September 2004 (vol. 20, #6)
1601 N Tucson Blvd #9, Tucson AZ 85716
c 2004 Physicians for Civil Defense
It's all about our “collective future” and the “management of shared resources,” explains Science editor H. Jesse Smith (Science 2003;302:1171). Our “general well-being” is imperiled by what we do in the “headlong rush toward greater prosperity”–and by increased global population. Highlighted in the State of the Planet series is Modern Global Climate Change, “undoubtedly one of the most pressing issues of our time.”
To build grassroots pressure for governmental action on climate change, even scientifically illiterate propaganda will do: “Advocates of responsible behavior must seize every opportunity to get their message across, such as the forthcoming ice-age blockbuster The Day After Tomorrow,” editorializes Nature.
The film's website is supposed to show how to “offset the carbon impact of your climatologically reckless lifestyle” (Nature 2004;429:1). The site www.thedayaftertomorrow.com, at least in the German language version, allows one to click on various global locations for a visual rendition of a catastrophe, such as fish raining from the sky in Britain.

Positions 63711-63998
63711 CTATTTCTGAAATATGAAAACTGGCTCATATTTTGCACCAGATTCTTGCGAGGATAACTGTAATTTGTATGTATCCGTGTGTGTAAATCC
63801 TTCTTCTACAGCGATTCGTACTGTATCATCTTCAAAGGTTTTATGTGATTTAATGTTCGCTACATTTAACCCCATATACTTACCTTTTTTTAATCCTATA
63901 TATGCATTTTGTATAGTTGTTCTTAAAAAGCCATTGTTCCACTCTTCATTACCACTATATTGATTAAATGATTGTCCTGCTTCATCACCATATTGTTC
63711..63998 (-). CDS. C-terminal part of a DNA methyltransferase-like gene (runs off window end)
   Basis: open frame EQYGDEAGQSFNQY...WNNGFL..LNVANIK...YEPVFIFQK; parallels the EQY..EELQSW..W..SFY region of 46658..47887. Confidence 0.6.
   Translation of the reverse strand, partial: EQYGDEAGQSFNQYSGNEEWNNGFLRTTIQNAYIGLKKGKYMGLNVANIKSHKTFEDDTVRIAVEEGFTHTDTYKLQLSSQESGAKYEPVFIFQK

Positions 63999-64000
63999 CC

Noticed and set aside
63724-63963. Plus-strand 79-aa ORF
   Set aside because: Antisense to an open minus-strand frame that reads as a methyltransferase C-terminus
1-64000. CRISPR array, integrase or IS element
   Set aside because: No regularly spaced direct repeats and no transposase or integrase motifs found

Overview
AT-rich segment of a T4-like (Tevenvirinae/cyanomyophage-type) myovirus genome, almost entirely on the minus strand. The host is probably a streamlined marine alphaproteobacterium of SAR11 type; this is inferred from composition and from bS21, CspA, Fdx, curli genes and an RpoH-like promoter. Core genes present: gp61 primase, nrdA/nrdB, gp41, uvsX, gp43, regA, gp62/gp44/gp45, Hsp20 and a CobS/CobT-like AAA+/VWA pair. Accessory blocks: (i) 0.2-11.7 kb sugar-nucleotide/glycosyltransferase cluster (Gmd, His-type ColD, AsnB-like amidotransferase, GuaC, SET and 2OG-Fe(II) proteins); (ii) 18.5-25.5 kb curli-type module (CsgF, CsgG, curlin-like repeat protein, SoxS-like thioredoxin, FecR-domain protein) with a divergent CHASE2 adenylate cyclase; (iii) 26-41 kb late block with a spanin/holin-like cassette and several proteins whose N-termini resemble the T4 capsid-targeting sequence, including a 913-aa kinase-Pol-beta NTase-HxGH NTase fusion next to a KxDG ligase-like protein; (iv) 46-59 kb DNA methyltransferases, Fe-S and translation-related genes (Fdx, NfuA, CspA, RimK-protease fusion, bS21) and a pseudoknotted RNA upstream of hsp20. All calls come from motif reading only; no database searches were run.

Al Gore stated: “I hope this movie will provide many opportunities for in-depth conversations about what this issue is really all about” (CNSnews.com 5/12/04). No surprise there. The shocking thing is that Nature outdid him:
Nature reported that more than 30 million people have seen the film, the fifth most successful of the year, and summarized two unpublished studies. In Germany, the film was “counterproductive” in that the level of conviction about global warming dropped after people saw the film. “The seemingly unlikely connection between `global warming' and `cold' may have seeded disbelief among the audience.” In the U.S., a study funded by the National Science Foundation showed that half the viewers became “somewhat or much more worried” about global warming–and slightly more likely to vote for Kerry.
“Europeans are light-years ahead in accepting that climate change is a real phenomenon,” possibly accounting for the different responses (Nature 2004;431:4). The perceptions of the U.S. public are “warped” by “something more pervasive than an occasional Hollywood movie”: the journalistic practice of telling both sides of the story. Nearly 53% of U.S. newspaper articles give “roughly equal attention” to the view that climate change results from natural causes rather than human activity.
Might it be “roughly” balanced to concede that “gaps in understanding are enormous” while saying that ice and water in Greenland are “in a profound state of flux”? This could, Andrew Revkin reports, result in widespread coastal flooding, albeit probably not as “rapid or cataclysmic as portrayed in the new movie The Day After Tomorrow” (NY Times 6/8/04).